Google refers to the MT8516 as a virtual SoM, as opposed to the other physical modules, and suggests that the module’s capabilities are directly integrated into a reference board designed for high volume applications.

Whatever the form factor, the MT8516 provides a quad-core, 1.3GHz Cortex-A35 processor with 4GB eMMC, WiFi, BT, and RF. The platform is intended for voice assistance and other audio applications and provides 4-channel I2S x2, 8-channel TDM, and 2-channel PDM input for voice input control and connected audio.

The Cortex-A35 cores draw about 33 percent less power per core and occupy 25 percent less silicon area than Cortex-A53. The -A35 design lies at the heart of NXP’s i.MX8X SoC, which is also available in two dual-core models. The i.MX8X is found on Phytec’s phyCore-i.MX 8 module.

More information may be found on this Google Android Things Supported Platforms page, as well as at these four product pages:

Google Launches New DIY Artificial Intelligent Kit Powered by The Raspberry Pi Zero WH

The Google AIY (Artifical Intelligent Yourself) Project Team is no new and has been in existence for a while now. Their job is to deal with two significant parts of the AI community namely; voice and image recognition. Although they launched the first generation of AIY Vision and Voice kits that comes equipped with a Raspberry Pi last year, they have now modified the kits and this lead to the creation of a new generation of AIY Vision and Voice kits. Unlike the previous kits which made use of Raspberry Pi 3, the new kits which are smarter and cost-effective are based on the smaller Raspberry Pi Zero WH.

AN INTELLIGENT CAMERA

Due to the “continued demand” for the Voice and Vision kits mostly from parents and teachers in the STEM environment, Google decided to “help educators integrate AIY into STEM lesson plans and challenges of the future by launching a new version of our AIY Kits.” The new vision kit has a Raspberry Pi Camera Module V2 which can be easily assembled to create a do-it-yourself intelligent camera which cannot only capture images but also recognize faces and objects.

The Vision Kit comes with USB cable and a pre-provisioned micro SD card. Raspberry Pi Zero WH which the new kit was based on, has the same features as the Raspberry Pi Zero W. However, the Pi Zero WH comes with a soldered 40 – pin GPIO. It is also more flexible and less expensive than Raspberry Pi 3. The Vision kit is less costly as compared to the previous version because Pi Zero WH was used and can be bought for just $90. Other parts of the Vision Kit include; the cardboard case, a speaker, wide lens kit, standoffs and many more.

A SMART SPEAKER

 

The Voice Kit has most of the features found in Vision Kit but there are few differences such as the absence of a camera module and the presence of a Voice Bonnet Hat and Voice Hat stereo Microphone boards. If you argued that cardboard cannot talk, then you were wrong as the AIY Voice Kit has accomplished that already. The kit comes enclosed in cardboard and costs $50. It also has a speaker, wires, and even an arcade button.

The Voice Kit is linked with Google Cloud Speech API & Google Assistant SDK , can answer questions and perform certain tasks that has been programmed to do.

The new AIY Kits are available for purchase at US retailer Target:

The kit is expected to be available in the UK this summer.

The Google team is introducing a new way to interact with the Kits alongside the traditional use of “monitor, keyboard, and mouse” using a companion app for Android devices. The app aims to make wireless setup and configuration a snap. The app will be available alongside the launch of the new kits from the Google Play store. Google is also working on iOS and Chrome companion apps, which should be coming along soon.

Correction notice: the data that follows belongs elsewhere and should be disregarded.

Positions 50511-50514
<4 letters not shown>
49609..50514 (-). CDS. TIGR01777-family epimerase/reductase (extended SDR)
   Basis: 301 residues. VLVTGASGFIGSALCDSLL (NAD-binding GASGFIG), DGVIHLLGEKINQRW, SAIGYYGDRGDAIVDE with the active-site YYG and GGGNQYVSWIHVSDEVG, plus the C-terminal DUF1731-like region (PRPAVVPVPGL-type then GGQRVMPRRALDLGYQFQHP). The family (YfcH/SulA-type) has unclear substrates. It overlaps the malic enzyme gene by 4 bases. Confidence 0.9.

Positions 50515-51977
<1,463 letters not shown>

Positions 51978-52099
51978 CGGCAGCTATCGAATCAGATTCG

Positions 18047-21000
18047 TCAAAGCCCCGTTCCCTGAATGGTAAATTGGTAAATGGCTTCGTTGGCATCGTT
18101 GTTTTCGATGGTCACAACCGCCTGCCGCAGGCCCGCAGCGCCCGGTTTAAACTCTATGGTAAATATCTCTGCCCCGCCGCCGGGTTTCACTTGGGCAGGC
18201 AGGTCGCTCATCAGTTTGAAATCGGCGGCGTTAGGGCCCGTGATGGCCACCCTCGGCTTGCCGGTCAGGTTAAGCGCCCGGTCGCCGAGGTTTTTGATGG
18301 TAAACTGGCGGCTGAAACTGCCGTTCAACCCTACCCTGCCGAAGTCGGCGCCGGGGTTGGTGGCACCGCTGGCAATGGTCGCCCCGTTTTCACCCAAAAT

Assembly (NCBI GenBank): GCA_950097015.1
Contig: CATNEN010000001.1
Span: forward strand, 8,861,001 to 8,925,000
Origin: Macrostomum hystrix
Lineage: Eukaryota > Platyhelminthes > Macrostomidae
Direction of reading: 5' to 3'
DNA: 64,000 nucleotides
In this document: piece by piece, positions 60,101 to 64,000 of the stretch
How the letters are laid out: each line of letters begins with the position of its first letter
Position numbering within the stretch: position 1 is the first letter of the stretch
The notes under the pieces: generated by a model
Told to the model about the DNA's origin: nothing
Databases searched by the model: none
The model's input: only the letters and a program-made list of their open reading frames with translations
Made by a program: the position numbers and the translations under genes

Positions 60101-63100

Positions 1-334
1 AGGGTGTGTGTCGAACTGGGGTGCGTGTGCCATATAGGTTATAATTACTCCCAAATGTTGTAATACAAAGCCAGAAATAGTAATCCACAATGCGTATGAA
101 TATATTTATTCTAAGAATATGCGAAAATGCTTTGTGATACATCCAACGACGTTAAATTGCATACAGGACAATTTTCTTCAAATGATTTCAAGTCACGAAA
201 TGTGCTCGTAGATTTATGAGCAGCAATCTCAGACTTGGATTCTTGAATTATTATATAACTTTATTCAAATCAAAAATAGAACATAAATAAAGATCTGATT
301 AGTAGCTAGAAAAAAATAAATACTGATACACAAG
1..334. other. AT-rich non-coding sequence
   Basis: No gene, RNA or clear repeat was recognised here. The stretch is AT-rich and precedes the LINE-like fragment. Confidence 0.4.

More information about this development can be found on the Google AIY website

Google Bristlecone, The Race To Quantum Supremacy

On Monday, March 05, 2018, research scientists from the Google Quantum Al lab whose goal is to build a quantum computer that can be used to solve real-world problems, presented their latest quantum processor called Bristlecone at the annual American Physical Society meeting in Los Angeles.

Qubits or quantum bits are merely the quantum analogue of classical binary bits. Two of the most critical challenges researchers face in their journey to achieve quantum supremacies are error rules and subsequent scalability, this is because qubits are unstable and can be unfavorably affected by noise and can only maintain one state for less for one hundred of microseconds.

Researchers from Google have calculated that a system with 49 quantum bits, a circuit depth exceeding 40 and a two-qubit error below 0.5 percent can “comfortably demonstrate” quantum supremacy. Quantum supremacy is the point where quantum computers can run certain algorithms faster than a classical computer ever could. This has been the dream of many major tech startups and companies including Microsoft, IBM, and Intel.

Bristlecone is Google’s newest quantum processor

Every Bristlecone chip has 72 qubits which might significantly reduce the error rates associated with qubits; however, Google believes quantum computing is not all about qubits. The research team further backed this belief with what they wrote in a blog post:

Operating a device such as a Bristlecone at low system error requires harmony between a full stack of technology ranging from software and control electronics to the processor itself.

The guiding design principle for Bristlecone is to preserve the underlying physics of Google’s previous 9-qubit linear array technology which demonstrated low error rates for readout single-qubit gates to 0.1 percent and most importantly two-qubit gates to 0.6 percent as its best result. This device uses the same scheme for coupling, control, and readout, but is now scaled to a square array of 72 qubits. Therefore they chose a device of moderate size to be able to demonstrate quantum supremacy in the future, first investigate and secondly order error-correction using the surface code to facilitate quantum algorithm development on actual hardware (quantum computers).